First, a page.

The concept of freedom of movement has changed since its first introduction. The Treaty establishing the European Economic Community (1.1.1, 2.1.5 and 2.1.4) signed in 1957, prescribed the free movement of workers and freedom of establishment, and thus individuals as employees or service providers. In 1992, the notion of EU citizenship has been introduced with the Treaty of Maastricht prescribing the right of persons to move and reside freely within the territory of the Member States as a right to be enjoyed automatically due to the pure fact of being an European citizen.
The Legal reference in this case are Article 3(2) of the Treaty on European Union (TEU); Article 21 of the Treaty on the Functioning of the European Union (TFEU); Titles IV and V TFEU; Article 45 of the Charter of Fundamental Rights of the European Union.
The White Paper published on 19th December 2018 substantially establishes the phasing out of the free movement and the introduction of a strict immigration policy for European nationals who want to enter the UK after 31 December 2020.
It is essential having a breakdown of the important deadlines and understand what will happen during the “transition” or “implementation” period, namely between 30 March 2019 and 31 December 2020.
30 March 2019: settled and pre-settled status applications will become fully available
31 December 2020: deadline to enter the UK on this scheme
30 June 2021: deadline to make an application for settled or pre-settled status
Settled and pre-settled status applications will replace the current application for a registration certificate and residence card and Permanent Residence and will be fully available from 30 March 2019. EU nationals will have time to enter the UK and benefit from the free movement "transitional scheme" until 31 December 2020. EU nationals and their family member will have time to make an application for pre-settled and settled status until 30 June 2021. After that date, the immigration policy will be stricter and EU nationals will not be allowed to enter the UK unless they satisfy specific employment requirements (Tier 2 route will be available to EU nationals). During the "implementation" period, the process will be mainly online, although the government announced the intention to provide also a paper application form.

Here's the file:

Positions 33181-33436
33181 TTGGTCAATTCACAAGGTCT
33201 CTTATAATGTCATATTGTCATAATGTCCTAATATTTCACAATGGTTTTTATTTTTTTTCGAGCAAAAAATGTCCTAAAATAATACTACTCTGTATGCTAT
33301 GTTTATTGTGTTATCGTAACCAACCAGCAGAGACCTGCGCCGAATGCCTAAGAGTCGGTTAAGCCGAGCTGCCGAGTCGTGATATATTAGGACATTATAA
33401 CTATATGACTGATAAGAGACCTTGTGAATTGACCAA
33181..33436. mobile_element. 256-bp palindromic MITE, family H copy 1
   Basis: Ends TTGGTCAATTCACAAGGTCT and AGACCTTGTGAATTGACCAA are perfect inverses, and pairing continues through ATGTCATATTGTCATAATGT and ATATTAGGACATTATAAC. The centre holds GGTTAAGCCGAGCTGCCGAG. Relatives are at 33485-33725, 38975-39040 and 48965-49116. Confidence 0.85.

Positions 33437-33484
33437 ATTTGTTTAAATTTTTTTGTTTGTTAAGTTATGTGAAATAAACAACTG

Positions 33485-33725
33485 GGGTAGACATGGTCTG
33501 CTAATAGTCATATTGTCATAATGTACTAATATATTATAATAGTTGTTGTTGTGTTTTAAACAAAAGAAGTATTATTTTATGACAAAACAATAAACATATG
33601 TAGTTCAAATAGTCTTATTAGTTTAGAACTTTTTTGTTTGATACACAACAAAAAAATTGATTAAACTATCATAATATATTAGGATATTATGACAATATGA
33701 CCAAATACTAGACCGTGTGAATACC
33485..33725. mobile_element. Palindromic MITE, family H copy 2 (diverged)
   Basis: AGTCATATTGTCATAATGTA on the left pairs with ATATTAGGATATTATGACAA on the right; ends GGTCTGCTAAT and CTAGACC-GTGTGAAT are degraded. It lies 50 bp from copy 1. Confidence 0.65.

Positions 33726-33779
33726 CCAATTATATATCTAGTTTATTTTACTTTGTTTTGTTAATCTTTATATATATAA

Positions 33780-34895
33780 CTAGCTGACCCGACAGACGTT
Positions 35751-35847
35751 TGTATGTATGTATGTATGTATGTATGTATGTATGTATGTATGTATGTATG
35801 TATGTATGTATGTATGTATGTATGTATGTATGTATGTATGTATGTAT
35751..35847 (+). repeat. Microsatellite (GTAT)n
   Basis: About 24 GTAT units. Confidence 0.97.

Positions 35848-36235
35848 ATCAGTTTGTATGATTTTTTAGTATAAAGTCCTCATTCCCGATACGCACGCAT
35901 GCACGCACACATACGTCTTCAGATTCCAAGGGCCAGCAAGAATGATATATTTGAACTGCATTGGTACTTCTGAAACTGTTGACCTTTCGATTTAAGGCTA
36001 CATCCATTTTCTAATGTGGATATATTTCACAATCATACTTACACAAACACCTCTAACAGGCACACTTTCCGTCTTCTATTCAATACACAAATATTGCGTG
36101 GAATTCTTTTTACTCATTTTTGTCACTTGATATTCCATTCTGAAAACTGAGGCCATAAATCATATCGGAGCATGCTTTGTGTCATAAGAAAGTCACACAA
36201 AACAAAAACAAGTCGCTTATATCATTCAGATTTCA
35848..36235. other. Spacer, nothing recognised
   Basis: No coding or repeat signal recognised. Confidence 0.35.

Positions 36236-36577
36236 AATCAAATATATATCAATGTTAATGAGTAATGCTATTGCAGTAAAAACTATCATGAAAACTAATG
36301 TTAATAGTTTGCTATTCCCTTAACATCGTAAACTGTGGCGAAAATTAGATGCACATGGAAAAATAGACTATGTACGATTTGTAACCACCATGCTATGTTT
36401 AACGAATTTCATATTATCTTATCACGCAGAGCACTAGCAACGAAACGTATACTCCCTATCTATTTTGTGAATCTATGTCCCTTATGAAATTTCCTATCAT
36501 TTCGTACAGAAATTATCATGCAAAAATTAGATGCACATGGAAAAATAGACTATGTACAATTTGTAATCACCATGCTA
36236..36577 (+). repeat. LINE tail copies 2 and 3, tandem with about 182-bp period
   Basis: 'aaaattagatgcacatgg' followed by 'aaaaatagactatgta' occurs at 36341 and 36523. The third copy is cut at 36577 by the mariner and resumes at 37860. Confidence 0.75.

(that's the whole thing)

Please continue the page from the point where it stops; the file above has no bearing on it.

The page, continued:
In terms of supporting documents, applicants will need to provide proof of identity and nationality and enrol their “facial image”. Applicants who are in possession of a biometric document issued under EEA Regulations, will be able to enrol a facial image by uploading online a passport photograph digitally supported. In all other cases, applicants will need to enrol their fingerprints and have their photograph taken in a post office branch or UK Visa and Citizenship Application Service (UKVCAS) centres.
Bearing in mind that the identity documents could be uploaded online only if they have a chip. Otherwise, applicants will be required to post the Home Office the documents which will be returned presumably before a decision has been made.
The striking new is that no more evidence of exercising treaty rights will be requested, as the Home Office will conduct their own checks with HMRC and DWP. Applicants will be only required to provide evidence of residence for 5 continuous years, regardless if they have been exercising treaty rights as worker or self-employed or students. Only if there are no records with HMRC and DWP, it will be under the applicant’s responsibility to upload evidence of activity for the 5 relevant years.
The cost for the applications will essentially remain the same, with slight amendments as follows:
£32.50 for children under the age of 16
those who already have valid indefinite leave to remain, and have not been absent for two consecutive years since
those who already have a document certifying permanent residence, and have not been absent for more than five consecutive years or lost their right because a deportation order was made against them
those who have been granted pre-settled status and are applying for settled status after April 2019
children in care
£65 for all other applicants
Previous tests and ambitious expectations seem to indicate that the future processing time will be roughly three days. A physical document will no longer be issued, but digital support will be used instead.
Finally, those applying after 30 March 2019, will have a statutory right of appeal, whilst applicants who made an application before, will only have the possibility to request an administrative review if the application is refused.